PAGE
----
The form then specifies: “Copies of the following identified documents relied upon by department administrators that may subject you to Administrative Detention placement, or continued placement, are attached to the notice; however, portions may have been redacted based upon a finding that disclosure would compromise security or safety: …”

But the entry in every case we have seen is “N/A” and no documents are mentioned or attached.
Many of the 2014 hunger strikers wanted to know why they were there, and they wanted to know what they had to do to get out of Administrative Detention. Although the Illinois Department of Corrections now issues some notices, the notices still don’t answer those questions.

After the review, the warden sends the prisoner a memo that says: “This memo is to inform [name and number] the Menard Administrative Detention Committee has reviewed your Administrative Detention placement and has voted to continue your placement in Administrative Detention on Phase 1. You will be reviewed again in 90 days.”

I’ve compiled the following information drawn from letters received in September 2015 from prisoners in Administrative Detention at Menard:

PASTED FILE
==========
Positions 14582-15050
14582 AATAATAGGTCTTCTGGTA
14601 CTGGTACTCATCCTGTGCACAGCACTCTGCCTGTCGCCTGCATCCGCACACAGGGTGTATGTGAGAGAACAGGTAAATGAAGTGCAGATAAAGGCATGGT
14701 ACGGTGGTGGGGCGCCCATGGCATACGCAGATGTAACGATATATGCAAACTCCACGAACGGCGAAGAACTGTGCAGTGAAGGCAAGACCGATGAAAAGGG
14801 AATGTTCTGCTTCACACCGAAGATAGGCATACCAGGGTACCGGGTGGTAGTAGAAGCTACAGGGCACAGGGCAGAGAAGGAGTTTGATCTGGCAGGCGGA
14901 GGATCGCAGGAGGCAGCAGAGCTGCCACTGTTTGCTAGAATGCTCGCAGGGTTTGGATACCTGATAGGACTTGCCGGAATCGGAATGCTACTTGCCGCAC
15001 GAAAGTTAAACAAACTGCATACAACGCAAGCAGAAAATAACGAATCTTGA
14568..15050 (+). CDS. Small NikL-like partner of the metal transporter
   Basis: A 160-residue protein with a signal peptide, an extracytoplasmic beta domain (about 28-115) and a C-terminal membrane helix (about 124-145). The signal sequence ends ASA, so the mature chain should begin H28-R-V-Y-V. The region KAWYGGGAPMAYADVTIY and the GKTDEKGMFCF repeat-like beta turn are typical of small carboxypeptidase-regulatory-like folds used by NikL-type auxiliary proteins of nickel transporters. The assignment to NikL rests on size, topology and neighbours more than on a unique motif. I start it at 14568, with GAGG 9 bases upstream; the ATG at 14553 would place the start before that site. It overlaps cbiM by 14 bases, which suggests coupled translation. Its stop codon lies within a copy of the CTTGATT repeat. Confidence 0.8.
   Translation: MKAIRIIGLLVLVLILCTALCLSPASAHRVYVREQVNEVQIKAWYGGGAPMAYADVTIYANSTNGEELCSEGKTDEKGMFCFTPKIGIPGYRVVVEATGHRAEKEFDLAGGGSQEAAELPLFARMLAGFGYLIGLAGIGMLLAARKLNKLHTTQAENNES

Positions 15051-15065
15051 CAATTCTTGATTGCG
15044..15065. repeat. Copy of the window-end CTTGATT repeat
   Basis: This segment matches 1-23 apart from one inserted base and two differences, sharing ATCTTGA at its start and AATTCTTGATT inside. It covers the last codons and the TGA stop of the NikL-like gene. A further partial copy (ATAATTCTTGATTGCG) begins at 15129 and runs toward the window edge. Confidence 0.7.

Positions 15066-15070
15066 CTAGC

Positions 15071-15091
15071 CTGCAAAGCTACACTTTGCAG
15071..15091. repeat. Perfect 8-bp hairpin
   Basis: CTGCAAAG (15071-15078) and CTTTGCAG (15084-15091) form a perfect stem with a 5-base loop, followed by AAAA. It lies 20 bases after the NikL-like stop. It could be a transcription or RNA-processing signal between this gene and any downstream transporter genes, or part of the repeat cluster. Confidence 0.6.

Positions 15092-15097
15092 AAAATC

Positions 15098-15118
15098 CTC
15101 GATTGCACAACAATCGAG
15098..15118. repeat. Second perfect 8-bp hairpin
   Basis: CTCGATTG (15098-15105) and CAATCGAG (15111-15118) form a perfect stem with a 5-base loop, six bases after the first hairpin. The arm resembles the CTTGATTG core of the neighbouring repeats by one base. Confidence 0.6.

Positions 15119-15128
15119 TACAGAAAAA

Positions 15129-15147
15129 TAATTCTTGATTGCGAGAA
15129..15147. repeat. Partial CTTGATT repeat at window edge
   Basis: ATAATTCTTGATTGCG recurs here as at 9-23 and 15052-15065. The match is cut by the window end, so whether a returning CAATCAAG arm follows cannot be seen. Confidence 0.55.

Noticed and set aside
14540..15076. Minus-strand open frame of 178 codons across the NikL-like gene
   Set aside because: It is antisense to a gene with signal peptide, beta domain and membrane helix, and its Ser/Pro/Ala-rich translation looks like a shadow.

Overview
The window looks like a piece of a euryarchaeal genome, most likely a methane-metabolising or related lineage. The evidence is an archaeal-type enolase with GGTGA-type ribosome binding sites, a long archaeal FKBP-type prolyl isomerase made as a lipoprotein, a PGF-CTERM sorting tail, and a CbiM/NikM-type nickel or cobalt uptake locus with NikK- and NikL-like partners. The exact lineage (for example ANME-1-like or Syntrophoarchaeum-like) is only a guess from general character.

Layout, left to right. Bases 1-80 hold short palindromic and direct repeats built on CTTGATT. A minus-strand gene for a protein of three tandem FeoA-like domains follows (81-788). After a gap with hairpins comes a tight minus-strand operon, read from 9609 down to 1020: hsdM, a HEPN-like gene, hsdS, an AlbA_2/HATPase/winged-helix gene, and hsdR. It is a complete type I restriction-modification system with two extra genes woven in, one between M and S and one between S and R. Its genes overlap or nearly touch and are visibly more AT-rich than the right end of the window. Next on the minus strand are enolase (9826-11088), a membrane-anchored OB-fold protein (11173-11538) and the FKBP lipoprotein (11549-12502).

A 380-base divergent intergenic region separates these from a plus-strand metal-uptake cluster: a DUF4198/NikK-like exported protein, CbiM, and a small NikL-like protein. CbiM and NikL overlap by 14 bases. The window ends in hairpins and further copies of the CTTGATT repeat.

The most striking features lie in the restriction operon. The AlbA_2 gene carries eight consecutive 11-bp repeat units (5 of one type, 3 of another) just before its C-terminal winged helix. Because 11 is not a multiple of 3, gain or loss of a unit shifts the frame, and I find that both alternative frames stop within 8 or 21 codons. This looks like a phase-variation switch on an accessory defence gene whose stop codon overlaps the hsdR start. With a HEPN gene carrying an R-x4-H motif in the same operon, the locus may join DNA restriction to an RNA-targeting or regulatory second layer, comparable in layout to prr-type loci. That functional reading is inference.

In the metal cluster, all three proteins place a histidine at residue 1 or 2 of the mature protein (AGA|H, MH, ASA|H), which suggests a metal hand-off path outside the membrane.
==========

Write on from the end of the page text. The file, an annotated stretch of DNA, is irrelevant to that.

“Here in A.D. [Administrative Detention], everything is still the same. No one is being released and we are still not getting meaningful hearings. We are still not getting any written reasons or any new info relied on for the basis of the committee’s decision for our continued placement in A.D. We are still getting the same vague memos.

“We now only get one day a week of out-of-cell exercise (yard). We are in our cells 24 hours a day, six days a week. We are being excessively confined in our cells. We are still not allowed to participate in any educational programs. Our mail is not being picked up or passed out five days a week, as they are supposed to.

“We don’t see any end to this indefinite isolation/solitary confinement. Due to these issues and more, we are going to go on hunger strike once again. We will be declaring a hunger strike on Sept. 23, 2015. We will feel very thankful for your help in spreading the word.

“Our core demands are:

We demand an end to long term solitary confinement.